Publishers Weekly
Nine-year-old Gittel and her mother are immigrating from the Old Country to America, leaving behind friends and many cherished belongings (-Can-t we take Frieda with us?- Gittel asks. -We cannot bring a goat to America,- Mama says). But when they reach the boat, Mama is barred from boarding due to an eye infection, and she insists that Gittel continue without her. -Home is not safe for us,- Mama tells her tearful daughter. -You are going to America to have a better life.- Wearing a bright red kerchief, clutching the address of a cousin in New York City, and carrying Mama-s precious Shabbat candlesticks in her bundle, Gittel starts her journey to Ellis Island. Mixed-media images by Bates (The Big Umbrella), washed in yellows and browns and framed by woodblock motifs, give readers a vivid sense of the historical context while infusing the story with a timeless emotional immediacy. Newman (Ketzel, the Cat Who Composed) skillfully modulates her narration, capturing her protagonist-s feelings of excitement, loneliness, and fear. The ending, handled with both restraint and warmth, relies on one of those improbable twists of good fortune that define so many immigrant stories-and it-s based on a real event. Ages 5-8. (Feb.)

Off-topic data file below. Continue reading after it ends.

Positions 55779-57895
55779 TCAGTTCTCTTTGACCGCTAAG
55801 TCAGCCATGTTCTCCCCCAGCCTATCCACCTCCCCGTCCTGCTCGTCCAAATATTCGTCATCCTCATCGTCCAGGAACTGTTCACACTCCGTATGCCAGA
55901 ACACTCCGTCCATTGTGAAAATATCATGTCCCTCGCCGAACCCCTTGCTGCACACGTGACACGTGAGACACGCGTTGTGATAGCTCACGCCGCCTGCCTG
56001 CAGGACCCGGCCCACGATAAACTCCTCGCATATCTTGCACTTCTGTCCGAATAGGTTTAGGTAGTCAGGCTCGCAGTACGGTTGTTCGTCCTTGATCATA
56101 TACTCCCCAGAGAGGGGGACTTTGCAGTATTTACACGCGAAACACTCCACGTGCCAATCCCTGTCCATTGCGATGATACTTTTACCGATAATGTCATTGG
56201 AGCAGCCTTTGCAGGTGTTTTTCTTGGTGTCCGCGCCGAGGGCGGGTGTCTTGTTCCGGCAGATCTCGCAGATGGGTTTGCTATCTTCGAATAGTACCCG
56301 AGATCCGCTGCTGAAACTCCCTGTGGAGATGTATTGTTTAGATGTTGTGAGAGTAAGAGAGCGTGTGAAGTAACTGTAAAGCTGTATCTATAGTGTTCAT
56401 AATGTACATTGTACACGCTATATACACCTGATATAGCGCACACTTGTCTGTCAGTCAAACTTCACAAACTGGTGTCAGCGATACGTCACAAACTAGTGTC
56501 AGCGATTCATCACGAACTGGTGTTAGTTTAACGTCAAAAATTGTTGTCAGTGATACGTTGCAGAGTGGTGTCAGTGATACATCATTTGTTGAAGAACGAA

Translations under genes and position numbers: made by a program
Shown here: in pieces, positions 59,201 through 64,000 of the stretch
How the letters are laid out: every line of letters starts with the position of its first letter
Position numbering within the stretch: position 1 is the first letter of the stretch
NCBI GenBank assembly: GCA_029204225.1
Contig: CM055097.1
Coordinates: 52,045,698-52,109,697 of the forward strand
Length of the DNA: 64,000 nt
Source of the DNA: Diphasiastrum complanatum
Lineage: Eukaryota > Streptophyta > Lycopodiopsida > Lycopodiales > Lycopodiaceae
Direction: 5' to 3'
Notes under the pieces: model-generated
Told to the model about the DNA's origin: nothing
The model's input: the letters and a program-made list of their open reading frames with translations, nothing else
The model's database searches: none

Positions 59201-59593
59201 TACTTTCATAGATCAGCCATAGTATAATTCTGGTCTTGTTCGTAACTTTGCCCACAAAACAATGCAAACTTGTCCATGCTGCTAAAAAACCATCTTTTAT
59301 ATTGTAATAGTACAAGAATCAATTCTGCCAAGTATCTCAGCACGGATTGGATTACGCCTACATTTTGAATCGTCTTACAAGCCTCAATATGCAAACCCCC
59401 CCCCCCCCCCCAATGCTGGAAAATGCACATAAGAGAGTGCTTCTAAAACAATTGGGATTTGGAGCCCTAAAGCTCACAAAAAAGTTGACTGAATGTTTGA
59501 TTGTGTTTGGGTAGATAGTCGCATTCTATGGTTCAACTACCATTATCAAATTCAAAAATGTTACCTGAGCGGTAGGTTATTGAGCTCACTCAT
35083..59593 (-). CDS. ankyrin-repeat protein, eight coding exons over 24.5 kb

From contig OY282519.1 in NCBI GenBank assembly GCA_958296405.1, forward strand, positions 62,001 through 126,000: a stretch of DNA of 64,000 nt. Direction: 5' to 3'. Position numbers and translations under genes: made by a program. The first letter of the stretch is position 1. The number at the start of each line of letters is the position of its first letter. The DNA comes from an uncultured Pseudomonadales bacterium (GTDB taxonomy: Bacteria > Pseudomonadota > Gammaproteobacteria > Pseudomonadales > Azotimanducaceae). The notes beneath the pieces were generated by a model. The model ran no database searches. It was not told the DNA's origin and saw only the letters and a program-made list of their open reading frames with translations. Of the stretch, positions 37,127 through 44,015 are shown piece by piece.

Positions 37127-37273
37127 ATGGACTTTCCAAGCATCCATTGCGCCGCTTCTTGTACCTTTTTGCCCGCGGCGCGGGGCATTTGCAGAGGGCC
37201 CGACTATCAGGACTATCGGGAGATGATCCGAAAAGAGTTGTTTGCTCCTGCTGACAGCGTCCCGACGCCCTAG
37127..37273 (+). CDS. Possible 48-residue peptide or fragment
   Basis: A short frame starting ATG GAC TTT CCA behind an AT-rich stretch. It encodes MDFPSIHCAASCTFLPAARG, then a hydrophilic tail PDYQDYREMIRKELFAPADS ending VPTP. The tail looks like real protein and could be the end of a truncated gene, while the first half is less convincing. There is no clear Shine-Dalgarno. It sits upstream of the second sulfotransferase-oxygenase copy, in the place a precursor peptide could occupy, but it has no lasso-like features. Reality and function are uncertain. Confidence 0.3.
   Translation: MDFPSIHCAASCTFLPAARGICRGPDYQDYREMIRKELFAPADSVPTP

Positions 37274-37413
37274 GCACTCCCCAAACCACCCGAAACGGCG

School Library Journal Starred Review